Take Penny Wong. For almost a decade, Labor’s opposition to marriage equality forced her to make a fairly hideous choice: either vote, campaign and publicly argue against equal rights for herself and her family, or state her support for marriage equality and get kicked out of the political party she’s devoted her professional life to. She chose the former so she could fight to change Labor’s stance from the inside, and she deserves plenty of credit for Labor’s evolution on the issue. But the regularity with which she was wheeled out to argue against her own equality and that of her partner and their two kids was sickening, and pitted marriage equality advocates against each other instead of working toward their common goal.


"Now Liberals like Wilson, fellow gay MP Trent Zimmerman and Turnbull himself are in the same bind — personally desiring to vote for marriage equality, but compelled by their party to vote against it.


Now Liberals like Wilson, fellow gay MP Trent Zimmerman and Turnbull himself are in the same bind — personally desiring to vote for marriage equality, but compelled by their party to vote against it. A lot of the transparently ridiculous arguments so many of Australia’s politicians routinely trot out, forced to contort their personal beliefs into shapes their parties will find acceptable, stem from similar circumstances.


You can see it in Anthony Albanese being forced to spruik Labor’s support for turning back asylum seeker boats, despite indications he finds doing so morally abhorrent. Or Peter Garrett, a lifelong warrior against uranium mining, becoming the federal Environment Minister only to start approving uranium mines. Or Malcolm Turnbull overseeing the introduction of a metadata retention scheme during his tenure as Communications Minister, despite long being on record as a vocal opponent of government intrusion into people’s digital privacy.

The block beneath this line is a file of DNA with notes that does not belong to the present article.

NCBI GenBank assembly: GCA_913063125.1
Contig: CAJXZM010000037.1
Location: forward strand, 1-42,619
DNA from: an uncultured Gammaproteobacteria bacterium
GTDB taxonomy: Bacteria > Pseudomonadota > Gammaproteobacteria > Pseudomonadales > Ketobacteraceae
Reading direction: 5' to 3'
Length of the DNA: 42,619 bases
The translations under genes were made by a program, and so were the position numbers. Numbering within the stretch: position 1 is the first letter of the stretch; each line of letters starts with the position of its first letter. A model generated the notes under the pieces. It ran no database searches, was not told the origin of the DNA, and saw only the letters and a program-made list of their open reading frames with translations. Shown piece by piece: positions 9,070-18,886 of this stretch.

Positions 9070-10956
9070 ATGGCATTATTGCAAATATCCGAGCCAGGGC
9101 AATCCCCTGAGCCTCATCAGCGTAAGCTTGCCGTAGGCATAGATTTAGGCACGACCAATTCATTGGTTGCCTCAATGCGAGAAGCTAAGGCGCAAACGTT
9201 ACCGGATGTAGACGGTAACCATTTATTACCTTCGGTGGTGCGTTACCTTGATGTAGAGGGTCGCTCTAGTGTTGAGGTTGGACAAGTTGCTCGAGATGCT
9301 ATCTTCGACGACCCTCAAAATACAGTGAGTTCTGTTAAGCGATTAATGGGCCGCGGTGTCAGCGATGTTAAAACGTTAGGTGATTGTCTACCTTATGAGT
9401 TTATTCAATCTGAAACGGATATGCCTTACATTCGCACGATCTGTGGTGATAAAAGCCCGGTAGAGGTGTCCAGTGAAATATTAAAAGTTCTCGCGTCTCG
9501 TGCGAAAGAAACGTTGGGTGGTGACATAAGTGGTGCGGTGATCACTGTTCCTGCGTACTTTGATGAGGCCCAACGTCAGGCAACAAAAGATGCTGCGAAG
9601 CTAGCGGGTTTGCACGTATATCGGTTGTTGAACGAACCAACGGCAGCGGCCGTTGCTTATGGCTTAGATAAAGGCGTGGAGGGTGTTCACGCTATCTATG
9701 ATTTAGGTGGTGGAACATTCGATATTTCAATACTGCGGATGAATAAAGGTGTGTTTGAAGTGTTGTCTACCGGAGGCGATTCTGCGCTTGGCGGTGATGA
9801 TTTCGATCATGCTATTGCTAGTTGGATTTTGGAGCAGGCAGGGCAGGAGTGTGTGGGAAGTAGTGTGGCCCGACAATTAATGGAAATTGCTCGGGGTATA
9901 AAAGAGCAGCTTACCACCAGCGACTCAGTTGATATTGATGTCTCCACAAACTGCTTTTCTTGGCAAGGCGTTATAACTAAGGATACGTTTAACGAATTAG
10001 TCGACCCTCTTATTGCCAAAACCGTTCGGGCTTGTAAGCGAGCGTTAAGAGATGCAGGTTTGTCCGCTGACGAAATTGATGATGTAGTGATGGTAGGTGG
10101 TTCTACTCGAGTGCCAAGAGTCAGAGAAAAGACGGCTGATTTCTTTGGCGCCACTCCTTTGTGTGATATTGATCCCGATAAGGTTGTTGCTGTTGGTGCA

Clearly, this isn’t the way democracy’s meant to be done. In most democratic legislatures overseas, Parliamentarians have much more leeway when it comes to voting the party line, enabling them to vote the interests of their constituents or their consciences above whatever short-term political consideration their party is pushing on them and raise important issues the party leadership might find inconvenient.


In the United States, Senator Bernie Sanders routinely criticised and voted against official Democratic Party positions throughout his political career. Not only was he allowed to caucus with the party, he was permitted to run as the Democratic candidate for President. In 2003, 121 British Labour MPs voted against their own leader’s decision to go to war in Iraq. If Britain and the US had the same culture of silencing MP’s consciences that Australia does, these important democratic exercises would have never taken place.


In Australia, we don’t often get fully-fledged debates like that — only the appearance of them. So long as Parliamentarians are stifled by the parties that pick them, we can only wonder what we’re missing out on.

Alex McKinnon is a journalist based in Sydney. Most recently he served as political and opinion editor of pop-culture website Junkee and editor of the Star Observer, Australia's longest-running LGBTI newspaper.